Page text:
Private Members Bill threatens practice of 'flipping' pub use to retail

Private Members Bill threatens practice of 'flipping' pub use to retail

Published:

Author: Melanie Grimshaw

A Private Members Bill proposing changes to permitted development rights received First Reading with all party support on 10 July 2012.

Second Reading is scheduled to take place on 26 October 2012.

The Bill seeks to require developers to obtain planning permission for the demolition or change of use of premises or land used as a public house or local independent shop, if such premises or land is be used for a supermarket and connected purposes.

The Town and Country Planning (General Permitted Development) Order 1995 (GPDO) permits a change of use of a building to a use falling within Class A1 (shops) in the Use Classes Order from a use falling within Class A3 (restaurants and cafes), A4 (drinking establishments) or A5 (hot food takeaways).

It is therefore possible (and relatively commonplace) for such properties to be acquired and the use 'flipped' to retail without the need for planning permission for change of use.

The Bill was presented by Julian Huppert MP, who said, 'there are ever more chain shops and supermarkets, progressively turning every high street into a clone town, and those vital community hubs, the British pubs, are closing down across the country. It is vital that we keep and support our pubs and local independent shops; otherwise, we risk losing them for ever'.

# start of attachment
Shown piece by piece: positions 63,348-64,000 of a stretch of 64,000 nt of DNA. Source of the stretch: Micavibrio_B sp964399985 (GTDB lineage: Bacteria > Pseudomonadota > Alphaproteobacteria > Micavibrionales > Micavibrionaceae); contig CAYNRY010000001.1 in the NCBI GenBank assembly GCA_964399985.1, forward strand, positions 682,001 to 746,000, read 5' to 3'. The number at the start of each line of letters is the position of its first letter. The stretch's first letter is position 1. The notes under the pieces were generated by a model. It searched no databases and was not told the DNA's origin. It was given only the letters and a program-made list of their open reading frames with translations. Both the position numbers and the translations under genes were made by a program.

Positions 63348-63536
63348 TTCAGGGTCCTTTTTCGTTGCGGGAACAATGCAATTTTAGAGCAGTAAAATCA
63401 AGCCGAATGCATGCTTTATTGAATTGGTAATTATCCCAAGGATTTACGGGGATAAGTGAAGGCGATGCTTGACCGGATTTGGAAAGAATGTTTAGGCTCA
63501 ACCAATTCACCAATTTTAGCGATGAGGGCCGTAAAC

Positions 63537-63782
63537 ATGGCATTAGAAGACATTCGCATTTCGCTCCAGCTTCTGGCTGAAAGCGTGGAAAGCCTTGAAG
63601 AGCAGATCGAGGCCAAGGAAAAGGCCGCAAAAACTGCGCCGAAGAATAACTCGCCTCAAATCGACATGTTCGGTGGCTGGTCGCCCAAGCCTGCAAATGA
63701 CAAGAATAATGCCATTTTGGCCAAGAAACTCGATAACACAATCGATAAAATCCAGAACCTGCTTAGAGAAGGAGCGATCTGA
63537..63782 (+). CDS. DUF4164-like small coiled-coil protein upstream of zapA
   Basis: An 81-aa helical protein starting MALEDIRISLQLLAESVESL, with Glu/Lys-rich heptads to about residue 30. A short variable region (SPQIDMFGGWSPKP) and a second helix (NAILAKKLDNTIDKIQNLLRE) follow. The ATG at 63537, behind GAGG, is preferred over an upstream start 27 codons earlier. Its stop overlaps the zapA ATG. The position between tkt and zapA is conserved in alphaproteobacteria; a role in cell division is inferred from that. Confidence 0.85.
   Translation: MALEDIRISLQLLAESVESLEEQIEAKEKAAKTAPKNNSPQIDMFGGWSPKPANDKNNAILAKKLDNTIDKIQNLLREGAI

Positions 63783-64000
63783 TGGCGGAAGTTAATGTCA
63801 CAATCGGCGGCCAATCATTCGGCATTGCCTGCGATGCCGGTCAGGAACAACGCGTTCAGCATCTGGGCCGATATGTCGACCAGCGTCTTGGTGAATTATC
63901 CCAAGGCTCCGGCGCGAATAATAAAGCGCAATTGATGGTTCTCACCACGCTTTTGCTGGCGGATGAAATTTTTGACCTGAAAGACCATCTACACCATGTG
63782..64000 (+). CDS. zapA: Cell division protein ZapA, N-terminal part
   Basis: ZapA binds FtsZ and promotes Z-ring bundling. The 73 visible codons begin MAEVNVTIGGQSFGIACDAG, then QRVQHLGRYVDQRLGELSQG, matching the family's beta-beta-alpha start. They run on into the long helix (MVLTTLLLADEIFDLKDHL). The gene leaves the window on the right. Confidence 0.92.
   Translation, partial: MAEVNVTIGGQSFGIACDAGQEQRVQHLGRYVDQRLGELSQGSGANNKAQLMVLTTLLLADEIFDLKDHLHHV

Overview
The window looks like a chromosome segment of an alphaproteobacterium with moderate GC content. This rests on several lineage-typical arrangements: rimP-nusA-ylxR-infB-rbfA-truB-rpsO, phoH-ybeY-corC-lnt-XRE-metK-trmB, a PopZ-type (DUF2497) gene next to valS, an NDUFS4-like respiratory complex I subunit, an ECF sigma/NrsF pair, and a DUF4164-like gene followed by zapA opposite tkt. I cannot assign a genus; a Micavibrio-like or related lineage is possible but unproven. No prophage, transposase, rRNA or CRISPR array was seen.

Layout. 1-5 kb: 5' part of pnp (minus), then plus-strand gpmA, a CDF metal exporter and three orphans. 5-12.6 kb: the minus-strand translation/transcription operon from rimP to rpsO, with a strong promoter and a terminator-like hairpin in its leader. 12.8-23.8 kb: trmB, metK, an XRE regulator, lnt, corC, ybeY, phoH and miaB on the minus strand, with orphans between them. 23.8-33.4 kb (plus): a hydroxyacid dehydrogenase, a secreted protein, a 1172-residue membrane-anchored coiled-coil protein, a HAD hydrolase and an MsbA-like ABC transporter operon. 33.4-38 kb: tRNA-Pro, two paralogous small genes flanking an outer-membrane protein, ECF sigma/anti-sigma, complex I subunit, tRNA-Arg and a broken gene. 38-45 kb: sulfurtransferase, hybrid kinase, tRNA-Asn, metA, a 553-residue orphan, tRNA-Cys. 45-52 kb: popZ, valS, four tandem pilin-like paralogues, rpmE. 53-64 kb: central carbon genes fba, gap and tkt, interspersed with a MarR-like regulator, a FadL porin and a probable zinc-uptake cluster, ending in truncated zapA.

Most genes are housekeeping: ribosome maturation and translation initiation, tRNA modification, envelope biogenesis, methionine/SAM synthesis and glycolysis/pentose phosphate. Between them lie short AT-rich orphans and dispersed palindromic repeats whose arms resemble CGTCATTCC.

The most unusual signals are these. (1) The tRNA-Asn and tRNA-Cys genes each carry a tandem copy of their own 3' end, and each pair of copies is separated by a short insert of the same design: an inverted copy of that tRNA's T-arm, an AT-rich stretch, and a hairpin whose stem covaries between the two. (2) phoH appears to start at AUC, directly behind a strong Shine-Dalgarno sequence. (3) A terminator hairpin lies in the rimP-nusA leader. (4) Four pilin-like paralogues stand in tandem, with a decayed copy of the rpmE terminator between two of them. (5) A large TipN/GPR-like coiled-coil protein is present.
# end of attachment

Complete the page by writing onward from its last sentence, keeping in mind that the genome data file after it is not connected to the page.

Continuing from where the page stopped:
The Bill is supported by the Campaign for Real Ale, which said 'the proposed Bill would go a long way to protecting local pubs and the communities they serve'.

The Bill proposes to introduce locally determined use classes as well as placing new constraints on flipping the use away from pubs. Essentially, it would be up to the local planning authority to determine whether to use the new constraint.

The time set aside for consideration of Private Members Bills is limited by Standing Order. This particular Bill was introduced under the Ten Minute Rule, which suggests it is not a serious attempt at legislation.

It is, however, an attempt to make a point on the need to change the law and test parliamentary opinion.

Given that the Bill has passed its First Reading with all party support, other MPs may seek to legislate on this in the near future via changes made to the GPDO or other secondary legislation.